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56th International Art Exhibition China Pavilion (2015)

May 9th 2015—Nov 22th 2015

The future of the people, the future of the world

The 56th Venice biennale opened on May 9, 2015 and ran until November 22, 2015. The China pavilion, curated by the Beijing Contemporary Art Foundation, echoes the biennale's general theme, “All the World’s Futures," by inviting a group of highly individual artists from outside the mainstream of Chinese contemporary art to present their ongoing efforts to stimulate dialogue and social vitality.

Three-dimensional and true Chinese folk

China's perspective in the international arena is sometimes not the norm: whether in the sense of world politics and economics, or when it comes to problems and challenges the country faces in domestic social and environmental governance. The world CARES about China's future, so it is eager to know the real China. Is it possible to look at the smooth water beyond the turbulence, the daily life, work, and the ongoing thoughts of politics, economics, art, discourse, power, business and so on? Perhaps it is possible to get at the Chinese people's enduring vitality, as well as to discover this society's creative content which goes beyond the norm. 

In 2015, the theme of the China pavilion was “Other Future”. The curatorial work discussed the following questions: how to break the boundaries of art, how to respond to current events and future challenges? How is the independence of the artist present and how does interdisciplinary creation proceed? Where does the vitality and original language of an art work come from? The common direction of these issues is "folk" and "future".

"Folk" is not a general term in the sociological sense: every individual existence of civil society is "folk", unique and unclassifiable. "Folk" also represents a more open, inclusive and challenging set of phenomena in China today: the drive for self-publishing, the appearance of new creative spaces, the need for creativity that goes beyond the mainstream. The "future" is not a revolutionary utopia, but more representative of the coexistence and echo of the old world and the new world, as well as the infinite possibilities accumulated and created by different social levels. 

"Folk future" is not only an observation, but also a question mark and an ongoing process. The real majority transcend time, space and cultural boundaries, and their artistic vision and social thinking are related to the national dream, which is also the future promoted by the global community.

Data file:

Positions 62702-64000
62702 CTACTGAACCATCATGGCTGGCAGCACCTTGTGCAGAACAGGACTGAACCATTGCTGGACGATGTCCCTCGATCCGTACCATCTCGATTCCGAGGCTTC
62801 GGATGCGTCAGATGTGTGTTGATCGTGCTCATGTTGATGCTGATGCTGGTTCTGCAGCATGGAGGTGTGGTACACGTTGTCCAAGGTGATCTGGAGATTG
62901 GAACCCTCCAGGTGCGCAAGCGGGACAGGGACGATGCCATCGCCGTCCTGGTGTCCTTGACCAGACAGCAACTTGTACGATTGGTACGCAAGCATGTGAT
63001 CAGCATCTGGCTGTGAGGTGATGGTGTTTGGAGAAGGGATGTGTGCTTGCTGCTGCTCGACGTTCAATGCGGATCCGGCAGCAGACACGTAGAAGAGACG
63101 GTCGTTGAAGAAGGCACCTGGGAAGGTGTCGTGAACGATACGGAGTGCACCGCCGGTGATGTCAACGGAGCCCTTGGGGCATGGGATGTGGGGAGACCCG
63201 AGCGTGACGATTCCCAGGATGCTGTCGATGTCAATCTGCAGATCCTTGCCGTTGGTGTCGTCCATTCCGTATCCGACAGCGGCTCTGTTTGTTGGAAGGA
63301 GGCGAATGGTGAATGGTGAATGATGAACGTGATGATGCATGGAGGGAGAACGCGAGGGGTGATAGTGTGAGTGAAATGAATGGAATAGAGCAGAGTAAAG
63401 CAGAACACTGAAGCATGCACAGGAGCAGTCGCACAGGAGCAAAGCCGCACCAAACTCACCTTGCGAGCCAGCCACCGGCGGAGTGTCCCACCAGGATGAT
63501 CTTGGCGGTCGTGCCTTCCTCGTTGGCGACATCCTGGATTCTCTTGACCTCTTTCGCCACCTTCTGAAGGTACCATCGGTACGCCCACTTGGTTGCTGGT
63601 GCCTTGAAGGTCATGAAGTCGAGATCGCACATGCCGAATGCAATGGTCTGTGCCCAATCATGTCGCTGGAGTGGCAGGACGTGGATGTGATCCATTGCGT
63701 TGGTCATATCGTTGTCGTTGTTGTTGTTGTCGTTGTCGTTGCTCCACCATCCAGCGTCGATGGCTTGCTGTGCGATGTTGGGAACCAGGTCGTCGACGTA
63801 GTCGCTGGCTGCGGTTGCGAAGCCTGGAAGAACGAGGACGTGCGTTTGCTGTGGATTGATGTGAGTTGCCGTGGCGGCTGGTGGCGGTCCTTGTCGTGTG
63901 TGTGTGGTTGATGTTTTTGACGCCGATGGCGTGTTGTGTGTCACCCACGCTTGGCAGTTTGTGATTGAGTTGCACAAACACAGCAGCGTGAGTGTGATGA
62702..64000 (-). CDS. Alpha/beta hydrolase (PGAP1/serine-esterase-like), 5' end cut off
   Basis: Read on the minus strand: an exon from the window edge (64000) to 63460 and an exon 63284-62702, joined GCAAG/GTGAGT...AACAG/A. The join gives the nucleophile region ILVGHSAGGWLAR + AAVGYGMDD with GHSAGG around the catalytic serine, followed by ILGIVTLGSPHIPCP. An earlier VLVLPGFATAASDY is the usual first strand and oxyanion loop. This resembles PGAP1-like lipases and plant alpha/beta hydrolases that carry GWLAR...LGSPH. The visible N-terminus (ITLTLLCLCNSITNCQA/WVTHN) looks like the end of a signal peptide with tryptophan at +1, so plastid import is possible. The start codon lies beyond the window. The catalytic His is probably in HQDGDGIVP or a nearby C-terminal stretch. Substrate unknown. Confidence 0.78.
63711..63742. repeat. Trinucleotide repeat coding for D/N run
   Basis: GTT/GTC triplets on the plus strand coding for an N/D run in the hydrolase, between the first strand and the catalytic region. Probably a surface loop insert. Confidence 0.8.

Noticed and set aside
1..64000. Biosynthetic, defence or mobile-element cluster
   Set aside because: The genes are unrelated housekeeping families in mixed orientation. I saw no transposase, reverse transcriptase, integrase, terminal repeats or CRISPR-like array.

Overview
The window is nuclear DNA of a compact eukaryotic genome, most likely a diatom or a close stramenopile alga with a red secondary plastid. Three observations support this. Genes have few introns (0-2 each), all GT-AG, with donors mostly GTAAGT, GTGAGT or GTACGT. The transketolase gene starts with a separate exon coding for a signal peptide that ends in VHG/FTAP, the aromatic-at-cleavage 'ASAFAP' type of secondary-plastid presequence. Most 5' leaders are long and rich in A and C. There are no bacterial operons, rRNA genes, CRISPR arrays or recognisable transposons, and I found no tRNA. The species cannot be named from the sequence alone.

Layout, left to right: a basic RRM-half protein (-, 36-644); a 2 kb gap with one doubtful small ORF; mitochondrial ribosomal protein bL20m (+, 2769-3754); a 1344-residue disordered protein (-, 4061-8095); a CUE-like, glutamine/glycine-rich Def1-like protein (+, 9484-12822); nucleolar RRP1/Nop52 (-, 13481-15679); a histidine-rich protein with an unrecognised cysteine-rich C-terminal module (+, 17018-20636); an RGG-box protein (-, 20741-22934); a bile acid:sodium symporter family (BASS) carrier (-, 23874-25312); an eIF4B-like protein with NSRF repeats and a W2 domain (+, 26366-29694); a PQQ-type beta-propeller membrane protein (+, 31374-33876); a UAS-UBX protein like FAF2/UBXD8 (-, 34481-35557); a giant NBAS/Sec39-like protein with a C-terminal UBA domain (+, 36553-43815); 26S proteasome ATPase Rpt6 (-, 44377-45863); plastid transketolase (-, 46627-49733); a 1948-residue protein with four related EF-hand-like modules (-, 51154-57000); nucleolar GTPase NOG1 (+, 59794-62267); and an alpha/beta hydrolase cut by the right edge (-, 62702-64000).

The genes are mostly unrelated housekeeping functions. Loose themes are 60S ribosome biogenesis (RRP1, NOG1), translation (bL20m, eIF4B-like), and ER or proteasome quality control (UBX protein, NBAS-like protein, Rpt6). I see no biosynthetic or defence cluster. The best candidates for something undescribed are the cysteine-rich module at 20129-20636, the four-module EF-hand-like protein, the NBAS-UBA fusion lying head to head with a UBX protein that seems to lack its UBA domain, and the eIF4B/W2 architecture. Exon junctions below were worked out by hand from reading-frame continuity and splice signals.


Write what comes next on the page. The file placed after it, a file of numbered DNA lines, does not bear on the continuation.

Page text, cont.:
Outstanding and independent Chinese pavilion artists

The China pavilion invited 3 artists and 2 art platforms to present work: Liu Jiakun, Lu Yang, Tan Dun, Wen Hui (Life Dance Studio) and Wu Wenguang (Caochangdi Workstation).

Among them are architects who do not shy away from tackling complex social realities and who have shown innovation in dealing with practical problems, and new media artists whose works are causing controversy and concern. Interested in the preservation of folk intangible cultural heritage, some of the artists are world-class musicians who love diversity and crossing boundaries. Some of them have broken with the old definition of a body of artistic work, preferring instead to document and participate in the social and political reform of rural

Tan Dun and Lu Yang's works draw inspiration from nushu culture, buddhist art, the Classic of Mountains and Seas, statues and other humanistic classics. At the same time, they make full use of new forms of contemporary music, non-inheritance and new media. With infinite imagination and sometimes shocking artistic language, their works hold the potential to speak to the viewer, even across cultural divides. Liu Jiakun’s outdoor art installation, and Caochangdi Workstation/Life Dance Studio’s "Chinese Villagers Documentary Project” and the "Folk Memory Project" showcase interactive works of modern dance and ordinary ways of life, courageously presenting the tension between ways to cope with the present and involvement in society. These works extend the boundaries and definition of art, and create traditional folk modes for the future.

Venice Biennale, World and China Pavilion

As Mr. Paulo Barata, President of the Venice biennale, has said, “The biennale of international art has crossed the artistic, cultural, political, technological and economic spheres, and exists at the intersection of socio-political change and radical historical rupture. Here, through the eyes of artists, the whole world sees that human beings have the same desire for art and beauty, and sees the development of art in the world, as well as the current situation of human development in different countries and regions, arousing resonance. The theme of this year's biennial is "All the World’s Futures". It is hoped that by judging and discussing the changes and development of today's world, we can consider how to accurately capture, understand and examine our concerns about The Times.